First, for Hamas and Hezbollah there can be only one—dare I say it “final solution to the Jewish problem.” It is the same solution the Nazis sought: the eradication of Jews, at least those comprising the state of Israel. They don’t want an accommodation with Israel. Hamas and Hezbollah want Israel gone; every Jew out or dead. Iran and Syria share that objective.
Second, neither Iran nor Syria wants a settlement to the Israel-Palestinian dispute. The never-ending-struggle over Palestine serves their interests. Images of Israeli tanks bearing down on rock-throwing Palestinian kids stir the pot that renders funds and recruits for a plethora of Islamic fundamentalist causes and terrorist groups. The Palestinians are the pawns of the Muslim world. Furthermore, Iran, which directs Hezbollah through Iranian military intelligence, also finances Hezbollah and, to a lesser extent Hamas, while Syria provides sanctuary and logistical support for both groups. While Hamas and Hezbollah focus first on Israel, Hezbollah and related terrorist groups target Coalition forces in Iraq along with innocent Sunnis. Until 9/11 when al Qaeda stepped to the fore, Hezbollah had killed more Americans than any other Islamic terrorist group. Iran uses Hezbollah as its surrogate in its war with Israel and the United States.
Third, Hamas and Hezbollah, along with all other terrorists groups conduct terrorism for one simple reason: it works. Governments often give in to terrorism. In October 1983, after a Hezbollah truck bomb exploded outside the U.S. Marine barracks in Beirut killing 241 American Marines, sailors and soldiers, President Ronald Reagan ordered U.S. forces withdrawn. It’s not just the left who “cuts and runs.” In October 1993, after a mob composed of Somali jihadists butchered 18 U.S. Rangers in Mogadishu, the Clinton administration opted to bug out. Kidnapping and hostage taking are also effective. In 1985, Hezbollah hijacked TWA Flight 847. Thirty-nine Israeli passengers were held in Lebanon until Israel agreed to release 756 Shiite prisoners from custody. Despite American and Israeli rhetoric about not dealing with terrorists, the Reagan administration pressured Israel into doing just that. In the 1980s, Hezbollah took a total of 18 Americans hostage in Lebanon. Some were released as part of the “arms for hostages” deal.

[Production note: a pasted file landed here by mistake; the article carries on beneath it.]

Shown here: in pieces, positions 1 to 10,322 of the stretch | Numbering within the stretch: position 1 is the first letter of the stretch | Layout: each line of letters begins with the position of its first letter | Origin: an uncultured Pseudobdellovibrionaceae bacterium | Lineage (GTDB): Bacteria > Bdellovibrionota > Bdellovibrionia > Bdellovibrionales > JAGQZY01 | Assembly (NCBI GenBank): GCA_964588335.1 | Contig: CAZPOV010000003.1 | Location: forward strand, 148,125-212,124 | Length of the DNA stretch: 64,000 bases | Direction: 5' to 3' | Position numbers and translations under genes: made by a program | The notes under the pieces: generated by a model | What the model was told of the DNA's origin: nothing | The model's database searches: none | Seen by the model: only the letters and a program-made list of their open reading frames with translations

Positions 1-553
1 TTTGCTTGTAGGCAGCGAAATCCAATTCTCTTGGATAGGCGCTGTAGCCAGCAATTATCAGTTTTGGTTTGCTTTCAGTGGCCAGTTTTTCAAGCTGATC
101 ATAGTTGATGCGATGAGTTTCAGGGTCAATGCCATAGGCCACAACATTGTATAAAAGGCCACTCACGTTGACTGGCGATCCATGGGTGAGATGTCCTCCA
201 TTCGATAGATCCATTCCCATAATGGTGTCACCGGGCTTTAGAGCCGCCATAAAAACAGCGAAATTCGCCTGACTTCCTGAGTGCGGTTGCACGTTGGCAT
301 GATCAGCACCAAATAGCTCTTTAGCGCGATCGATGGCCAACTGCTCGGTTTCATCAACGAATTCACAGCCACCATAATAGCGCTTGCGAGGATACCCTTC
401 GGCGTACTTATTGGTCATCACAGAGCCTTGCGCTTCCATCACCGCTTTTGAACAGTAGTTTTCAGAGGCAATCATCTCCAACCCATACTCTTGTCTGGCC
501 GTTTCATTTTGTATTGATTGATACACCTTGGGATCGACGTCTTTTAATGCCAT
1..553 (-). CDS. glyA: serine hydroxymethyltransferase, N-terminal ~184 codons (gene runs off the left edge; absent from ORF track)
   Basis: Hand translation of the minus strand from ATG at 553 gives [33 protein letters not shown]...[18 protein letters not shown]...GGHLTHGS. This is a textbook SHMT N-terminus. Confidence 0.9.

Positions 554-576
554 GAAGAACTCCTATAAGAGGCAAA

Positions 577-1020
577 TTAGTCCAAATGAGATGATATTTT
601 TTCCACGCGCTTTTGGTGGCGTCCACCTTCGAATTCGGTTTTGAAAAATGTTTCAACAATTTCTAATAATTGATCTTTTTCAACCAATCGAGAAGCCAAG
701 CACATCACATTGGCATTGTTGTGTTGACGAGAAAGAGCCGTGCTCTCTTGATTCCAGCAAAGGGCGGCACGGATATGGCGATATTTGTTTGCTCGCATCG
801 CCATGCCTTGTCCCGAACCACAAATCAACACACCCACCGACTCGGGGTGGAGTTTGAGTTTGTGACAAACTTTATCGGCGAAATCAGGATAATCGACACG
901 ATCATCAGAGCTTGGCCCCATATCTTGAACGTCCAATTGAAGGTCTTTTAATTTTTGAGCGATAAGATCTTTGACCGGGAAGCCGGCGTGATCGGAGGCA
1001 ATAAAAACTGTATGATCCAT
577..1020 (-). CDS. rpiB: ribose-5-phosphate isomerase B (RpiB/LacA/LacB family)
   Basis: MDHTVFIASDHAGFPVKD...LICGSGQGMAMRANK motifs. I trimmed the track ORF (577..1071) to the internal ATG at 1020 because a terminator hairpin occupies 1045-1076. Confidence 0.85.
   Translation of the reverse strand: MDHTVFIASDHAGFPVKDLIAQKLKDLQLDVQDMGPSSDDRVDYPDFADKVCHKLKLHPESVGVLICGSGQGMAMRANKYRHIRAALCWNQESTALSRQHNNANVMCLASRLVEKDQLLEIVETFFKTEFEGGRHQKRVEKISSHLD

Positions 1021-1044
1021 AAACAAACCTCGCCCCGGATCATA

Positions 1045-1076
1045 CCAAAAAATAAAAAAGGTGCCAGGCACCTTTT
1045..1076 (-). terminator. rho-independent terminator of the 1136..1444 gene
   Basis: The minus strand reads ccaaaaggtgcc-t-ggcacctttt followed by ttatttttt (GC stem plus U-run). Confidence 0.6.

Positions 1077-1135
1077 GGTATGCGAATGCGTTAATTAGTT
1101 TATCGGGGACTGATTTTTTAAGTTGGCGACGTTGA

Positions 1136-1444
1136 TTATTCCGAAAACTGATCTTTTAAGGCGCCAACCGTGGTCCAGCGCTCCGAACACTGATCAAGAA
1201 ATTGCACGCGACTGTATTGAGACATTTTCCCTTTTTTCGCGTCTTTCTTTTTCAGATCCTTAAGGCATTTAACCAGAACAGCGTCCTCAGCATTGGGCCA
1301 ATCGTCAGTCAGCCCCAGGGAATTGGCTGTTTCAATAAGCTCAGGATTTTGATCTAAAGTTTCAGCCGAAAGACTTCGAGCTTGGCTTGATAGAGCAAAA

As a result of the Second Intifada initiated by Yasir Arafat in 2000, suicide bombings prompted Israel to make numerous concessions to the Palestinians, including last year’s removal of Israeli settlements from Gaza. Ultimately, terrorism is the primary reason the world pays any attention to the Palestinians.
Today, despite the expressed resolve of the Bush administration to “stay the course” in Iraq, a multitude of voices in Congress and the media demand the withdrawal of U.S. forces based primarily on casualties—both American and Iraqi—resulting from terrorist attacks and the insurgency.
Terrorists do it because terrorism works. Israel’s current strong military response and the U.S. policy of pre-emptive attacks are the only viable solutions. There can be no dealing with groups committed to our conversion or death. How Israel, the United States and the West respond to the challenge of Islamic jihadists will determine the future of civilization. In this war there is no substitute for victory. For Israel, its very survival is at stake. For the Judeo-Christian West, the alternatives to victory are submission to a global Islamic caliphate or death.
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